I heard this on an excellent podcast called Scene on Radio. John Biewen has enlisted Celeste Headlee this season to explore the idea of manhood in our society. You can hear this entire episode here. Well worth checking out. Below is a section of the conversation that literally made me stop, while listening, to hear it again and take note of it. Thankfully, and helpfully, John puts up the transcript of each show (bless him):
Joshua Goldstein: What the pattern of history shows across the board is that it’s really hard to get men to fight; it’s not a natural thing. So, just look at the pervasiveness of conscription through history; you have to draft men into the army and then, when it actually comes time to fight, a lot of armies have used either drugs or the rum ration in the British Army, a lot of these militias in Africa and recent civil wars giving various combinations of drugs, amphetamines and then after the fact, people are very traumatized by it.
Societies, cultures have to work at men from childhood. One of the strong motivations that a lot of cultures have found effective is this appeal to gender, that you’re not a real man unless you can fight in a war and so we raise boys to be tough, to not cry, and to suppress their feelings, except for anger; anger is okay, but sadness and stuff, not supposed to feel it, not supposed to show it. Man up, tough it out, soldier on, and after year after year after that, then they’re ready to be put into the military and they’ll be able to do these unnatural horrible things and follow their orders.
We could do that with women, as well, but it would undermine the appeal to men that they’re proving their manhood. When women have gone in the military, sometimes the men say, “hey, if a woman can do this job, then what’s that make me? I thought I was proving what a man I was.”
Barry Lam: Goldstein became interested in the provocative idea that the need to prepare men for the violence of war is where our ideas of manhood come from. This idea runs counter to the view that men are in some ways, biologically or naturally, violent and aggressive and that they are the source or cause of war. Instead, Goldstein likes the view that a culture perceives a need for its members to engage in violent force on its behalf and it fulfills this need by establishing for its members that the traits that make a good man are the very ones that make a good soldier.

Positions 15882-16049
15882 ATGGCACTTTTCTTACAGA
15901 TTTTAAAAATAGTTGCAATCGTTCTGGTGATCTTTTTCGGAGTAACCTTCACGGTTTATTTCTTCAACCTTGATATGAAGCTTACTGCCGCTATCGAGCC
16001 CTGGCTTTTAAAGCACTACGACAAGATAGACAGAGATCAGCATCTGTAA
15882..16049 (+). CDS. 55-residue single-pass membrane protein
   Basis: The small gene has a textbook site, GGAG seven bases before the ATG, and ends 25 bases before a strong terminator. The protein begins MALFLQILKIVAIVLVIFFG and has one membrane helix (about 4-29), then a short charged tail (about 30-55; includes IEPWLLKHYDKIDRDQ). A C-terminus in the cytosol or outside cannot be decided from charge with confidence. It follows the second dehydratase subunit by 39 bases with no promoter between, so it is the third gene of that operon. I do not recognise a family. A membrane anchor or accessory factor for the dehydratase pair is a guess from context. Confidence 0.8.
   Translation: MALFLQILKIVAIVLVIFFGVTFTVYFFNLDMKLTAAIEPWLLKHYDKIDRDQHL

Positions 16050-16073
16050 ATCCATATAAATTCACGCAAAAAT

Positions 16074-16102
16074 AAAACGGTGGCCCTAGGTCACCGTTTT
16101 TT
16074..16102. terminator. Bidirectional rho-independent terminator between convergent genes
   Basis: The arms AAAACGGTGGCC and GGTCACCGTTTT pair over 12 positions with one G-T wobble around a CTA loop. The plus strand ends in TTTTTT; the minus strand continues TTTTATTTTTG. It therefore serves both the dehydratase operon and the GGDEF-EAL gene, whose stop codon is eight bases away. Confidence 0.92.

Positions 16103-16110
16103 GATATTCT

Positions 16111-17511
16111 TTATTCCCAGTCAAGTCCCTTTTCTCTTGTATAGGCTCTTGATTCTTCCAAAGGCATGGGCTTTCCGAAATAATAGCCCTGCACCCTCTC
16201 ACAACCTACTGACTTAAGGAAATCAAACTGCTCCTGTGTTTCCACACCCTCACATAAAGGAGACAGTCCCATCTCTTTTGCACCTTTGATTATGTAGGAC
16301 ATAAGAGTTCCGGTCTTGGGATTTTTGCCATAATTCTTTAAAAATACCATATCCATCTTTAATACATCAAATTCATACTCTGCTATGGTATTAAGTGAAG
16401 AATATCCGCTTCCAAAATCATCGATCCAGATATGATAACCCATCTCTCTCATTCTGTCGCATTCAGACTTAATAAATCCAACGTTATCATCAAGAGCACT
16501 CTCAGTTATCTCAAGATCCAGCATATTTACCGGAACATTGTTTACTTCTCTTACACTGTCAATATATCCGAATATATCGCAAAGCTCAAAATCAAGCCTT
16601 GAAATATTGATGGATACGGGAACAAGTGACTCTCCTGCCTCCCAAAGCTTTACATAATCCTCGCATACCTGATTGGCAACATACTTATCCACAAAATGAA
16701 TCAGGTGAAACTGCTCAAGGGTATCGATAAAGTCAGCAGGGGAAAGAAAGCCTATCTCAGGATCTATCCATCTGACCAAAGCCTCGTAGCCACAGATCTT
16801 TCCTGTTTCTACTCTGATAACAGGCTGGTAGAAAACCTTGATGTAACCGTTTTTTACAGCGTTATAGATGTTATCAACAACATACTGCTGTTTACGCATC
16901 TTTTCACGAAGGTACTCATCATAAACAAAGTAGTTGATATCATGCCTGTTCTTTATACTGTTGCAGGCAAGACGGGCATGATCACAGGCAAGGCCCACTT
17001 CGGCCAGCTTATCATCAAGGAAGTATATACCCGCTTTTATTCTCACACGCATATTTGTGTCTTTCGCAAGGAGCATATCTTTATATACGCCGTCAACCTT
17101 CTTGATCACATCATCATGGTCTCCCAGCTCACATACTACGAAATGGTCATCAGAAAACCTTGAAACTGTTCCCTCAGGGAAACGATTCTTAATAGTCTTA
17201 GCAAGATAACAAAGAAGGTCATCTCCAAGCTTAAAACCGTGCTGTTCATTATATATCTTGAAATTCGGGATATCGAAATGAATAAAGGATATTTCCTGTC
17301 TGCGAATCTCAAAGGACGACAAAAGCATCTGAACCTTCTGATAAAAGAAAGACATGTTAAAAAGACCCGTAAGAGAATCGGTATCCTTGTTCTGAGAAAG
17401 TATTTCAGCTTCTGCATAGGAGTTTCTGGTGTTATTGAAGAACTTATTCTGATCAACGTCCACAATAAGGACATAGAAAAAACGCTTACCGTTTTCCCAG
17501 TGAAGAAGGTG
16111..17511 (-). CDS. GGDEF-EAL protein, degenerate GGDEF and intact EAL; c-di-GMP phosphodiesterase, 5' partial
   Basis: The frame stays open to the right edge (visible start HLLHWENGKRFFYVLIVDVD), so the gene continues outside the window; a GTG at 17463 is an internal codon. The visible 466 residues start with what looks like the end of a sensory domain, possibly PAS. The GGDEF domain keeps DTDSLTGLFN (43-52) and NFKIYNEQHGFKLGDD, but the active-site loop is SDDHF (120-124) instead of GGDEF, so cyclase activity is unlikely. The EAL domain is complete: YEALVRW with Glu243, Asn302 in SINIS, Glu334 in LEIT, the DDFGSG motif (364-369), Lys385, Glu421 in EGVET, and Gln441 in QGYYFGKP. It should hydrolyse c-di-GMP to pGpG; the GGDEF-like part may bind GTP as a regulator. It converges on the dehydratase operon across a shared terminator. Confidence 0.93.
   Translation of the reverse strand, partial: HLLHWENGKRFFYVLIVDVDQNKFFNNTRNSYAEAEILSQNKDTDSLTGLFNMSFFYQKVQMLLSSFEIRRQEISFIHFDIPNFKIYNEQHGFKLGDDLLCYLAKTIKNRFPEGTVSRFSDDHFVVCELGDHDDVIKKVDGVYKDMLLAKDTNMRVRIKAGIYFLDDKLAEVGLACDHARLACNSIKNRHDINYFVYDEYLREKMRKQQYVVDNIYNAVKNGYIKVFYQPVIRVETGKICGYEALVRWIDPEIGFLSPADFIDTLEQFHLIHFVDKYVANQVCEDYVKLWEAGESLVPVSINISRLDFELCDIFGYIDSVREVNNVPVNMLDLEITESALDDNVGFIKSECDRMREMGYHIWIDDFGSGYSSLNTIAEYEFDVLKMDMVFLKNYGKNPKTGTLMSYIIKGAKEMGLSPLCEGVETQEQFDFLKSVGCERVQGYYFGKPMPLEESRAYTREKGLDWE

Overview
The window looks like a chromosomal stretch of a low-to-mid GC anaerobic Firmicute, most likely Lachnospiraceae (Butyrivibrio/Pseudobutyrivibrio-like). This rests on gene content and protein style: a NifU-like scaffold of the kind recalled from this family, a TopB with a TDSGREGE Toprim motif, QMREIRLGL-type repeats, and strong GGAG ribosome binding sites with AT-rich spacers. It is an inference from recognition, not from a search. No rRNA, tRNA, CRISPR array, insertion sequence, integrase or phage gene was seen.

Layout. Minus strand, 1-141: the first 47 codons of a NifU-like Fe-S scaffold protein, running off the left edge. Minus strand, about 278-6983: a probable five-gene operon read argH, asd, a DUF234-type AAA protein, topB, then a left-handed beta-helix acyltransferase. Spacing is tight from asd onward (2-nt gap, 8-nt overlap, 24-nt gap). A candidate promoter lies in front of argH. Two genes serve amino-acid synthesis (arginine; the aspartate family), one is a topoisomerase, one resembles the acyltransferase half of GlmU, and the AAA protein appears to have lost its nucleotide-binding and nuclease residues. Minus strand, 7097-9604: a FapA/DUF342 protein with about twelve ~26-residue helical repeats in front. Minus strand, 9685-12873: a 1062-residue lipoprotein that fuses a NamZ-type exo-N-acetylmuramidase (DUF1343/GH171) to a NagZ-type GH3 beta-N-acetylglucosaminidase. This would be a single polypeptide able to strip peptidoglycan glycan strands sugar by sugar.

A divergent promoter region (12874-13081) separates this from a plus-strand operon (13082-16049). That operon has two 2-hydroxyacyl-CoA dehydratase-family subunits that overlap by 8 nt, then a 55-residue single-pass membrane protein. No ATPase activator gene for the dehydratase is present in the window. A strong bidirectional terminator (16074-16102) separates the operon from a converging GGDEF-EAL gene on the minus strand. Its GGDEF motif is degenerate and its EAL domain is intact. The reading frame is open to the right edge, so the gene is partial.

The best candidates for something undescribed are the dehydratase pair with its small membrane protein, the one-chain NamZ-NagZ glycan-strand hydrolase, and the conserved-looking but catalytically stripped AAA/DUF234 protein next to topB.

Tom Digby: My name is Tom Digby. I am professor emeritus of philosophy at Springfield College in Springfield, Massachusetts. The book is titled Love and War: How Militarism Shapes Sexuality and Romance.
Barry Lam: In Digby’s book, he finds three important norms of manhood that he thinks follow directly from the norms for being a good warrior.
Tom Digby: The number one requirement actually, of a warrior is to be able to manage the capacity to care about the suffering of others and of himself. You care deeply about the people you’re fighting with, but you don’t care at all about the suffering of the people you’re fighting against.
Barry Lam: Selective empathy. You have controlled and marked empathetic care for those in your community, under your protection, and none at all for those outside of it. The second Digby calls a faith in masculine force.
Tom Digby: You know I describe it sometimes more broadly as just a faith in force. For example, when a man is expected to be able to unscrew the lid from a pickle jar, there’s this assumption that men are strong and forceful and able to do forceful things.
Barry Lam: The idea is that a real man, a good man, the norms for a man include the capacity to solve problems using physical force, but this faith in force also means that the society itself seeks out masculine force to be the solution to its problems. The counterpart to the norms for masculinity that derived from the warrior are the complementary norms for femininity.
Joshua Goldstein: The woman is going to represent the normalcy of society; while the men are fighting wars, the women will be maintaining civilization, the kind of things that the men can feel like, “I’m fighting for my girl back home” and the whole way of life that she represents, so that’s sort of how it’s been structured as a way to motivate the men.
Barry Lam: If Goldstein and Digby are right and part of the very standards for being a good man are the traits for being a good soldier and built into the norms for being a woman are only complementary or supportive traits, then the disadvantages that women face in trying to be soldiers are going to be deeper than just physical ones.
The rest of a fascinating discussion is here.